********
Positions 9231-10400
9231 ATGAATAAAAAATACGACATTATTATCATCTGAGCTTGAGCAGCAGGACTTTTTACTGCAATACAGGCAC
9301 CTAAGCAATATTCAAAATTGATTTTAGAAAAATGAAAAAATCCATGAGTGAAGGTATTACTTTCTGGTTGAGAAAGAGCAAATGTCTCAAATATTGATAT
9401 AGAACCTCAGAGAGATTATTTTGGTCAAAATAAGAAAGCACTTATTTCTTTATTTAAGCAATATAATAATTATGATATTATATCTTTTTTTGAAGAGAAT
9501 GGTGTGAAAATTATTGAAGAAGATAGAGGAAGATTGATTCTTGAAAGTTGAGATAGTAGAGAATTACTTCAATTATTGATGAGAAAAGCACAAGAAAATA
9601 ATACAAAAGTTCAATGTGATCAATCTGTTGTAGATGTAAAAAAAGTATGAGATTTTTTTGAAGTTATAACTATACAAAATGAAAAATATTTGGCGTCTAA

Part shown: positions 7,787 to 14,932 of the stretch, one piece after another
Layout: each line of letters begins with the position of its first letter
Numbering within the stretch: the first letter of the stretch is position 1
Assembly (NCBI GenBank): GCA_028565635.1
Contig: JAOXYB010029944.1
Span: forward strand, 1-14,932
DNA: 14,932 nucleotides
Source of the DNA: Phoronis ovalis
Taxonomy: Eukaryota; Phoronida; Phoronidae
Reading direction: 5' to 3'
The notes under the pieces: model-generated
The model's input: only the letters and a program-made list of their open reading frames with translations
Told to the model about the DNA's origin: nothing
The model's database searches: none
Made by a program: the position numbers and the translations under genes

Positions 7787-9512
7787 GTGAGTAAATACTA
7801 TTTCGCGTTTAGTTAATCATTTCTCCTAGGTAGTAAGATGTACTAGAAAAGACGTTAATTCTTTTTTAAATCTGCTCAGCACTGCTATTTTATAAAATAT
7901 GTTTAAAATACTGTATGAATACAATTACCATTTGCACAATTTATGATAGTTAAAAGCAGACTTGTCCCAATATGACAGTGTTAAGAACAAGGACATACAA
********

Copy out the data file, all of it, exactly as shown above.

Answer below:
Positions 9231-10400
9231 ATGAATAAAAAATACGACATTATTATCATCTGAGCTTGAGCAGCAGGACTTTTTACTGCAATACAGGCAC
9301 CTAAGCAATATTCAAAATTGATTTTAGAAAAATGAAAAAATCCATGAGTGAAGGTATTACTTTCTGGTTGAGAAAGAGCAAATGTCTCAAATATTGATAT
9401 AGAACCTCAGAGAGATTATTTTGGTCAAAATAAGAAAGCACTTATTTCTTTATTTAAGCAATATAATAATTATGATATTATATCTTTTTTTGAAGAGAAT
9501 GGTGTGAAAATTATTGAAGAAGATAGAGGAAGATTGATTCTTGAAAGTTGAGATAGTAGAGAATTACTTCAATTATTGATGAGAAAAGCACAAGAAAATA
9601 ATACAAAAGTTCAATGTGATCAATCTGTTGTAGATGTAAAAAAAGTATGAGATTTTTTTGAAGTTATAACTATACAAAATGAAAAATATTTGGCGTCTAA

Part shown: positions 7,787 to 14,932 of the stretch, one piece after another
Layout: each line of letters begins with the position of its first letter
Numbering within the stretch: the first letter of the stretch is position 1
Assembly (NCBI GenBank): GCA_028565635.1
Contig: JAOXYB010029944.1
Span: forward strand, 1-14,932
DNA: 14,932 nucleotides
Source of the DNA: Phoronis ovalis
Taxonomy: Eukaryota; Phoronida; Phoronidae
Reading direction: 5' to 3'
The notes under the pieces: model-generated
The model's input: only the letters and a program-made list of their open reading frames with translations
Told to the model about the DNA's origin: nothing
The model's database searches: none
Made by a program: the position numbers and the translations under genes

Positions 7787-9512
7787 GTGAGTAAATACTA
7801 TTTCGCGTTTAGTTAATCATTTCTCCTAGGTAGTAAGATGTACTAGAAAAGACGTTAATTCTTTTTTAAATCTGCTCAGCACTGCTATTTTATAAAATAT
7901 GTTTAAAATACTGTATGAATACAATTACCATTTGCACAATTTATGATAGTTAAAAGCAGACTTGTCCCAATATGACAGTGTTAAGAACAAGGACATACAA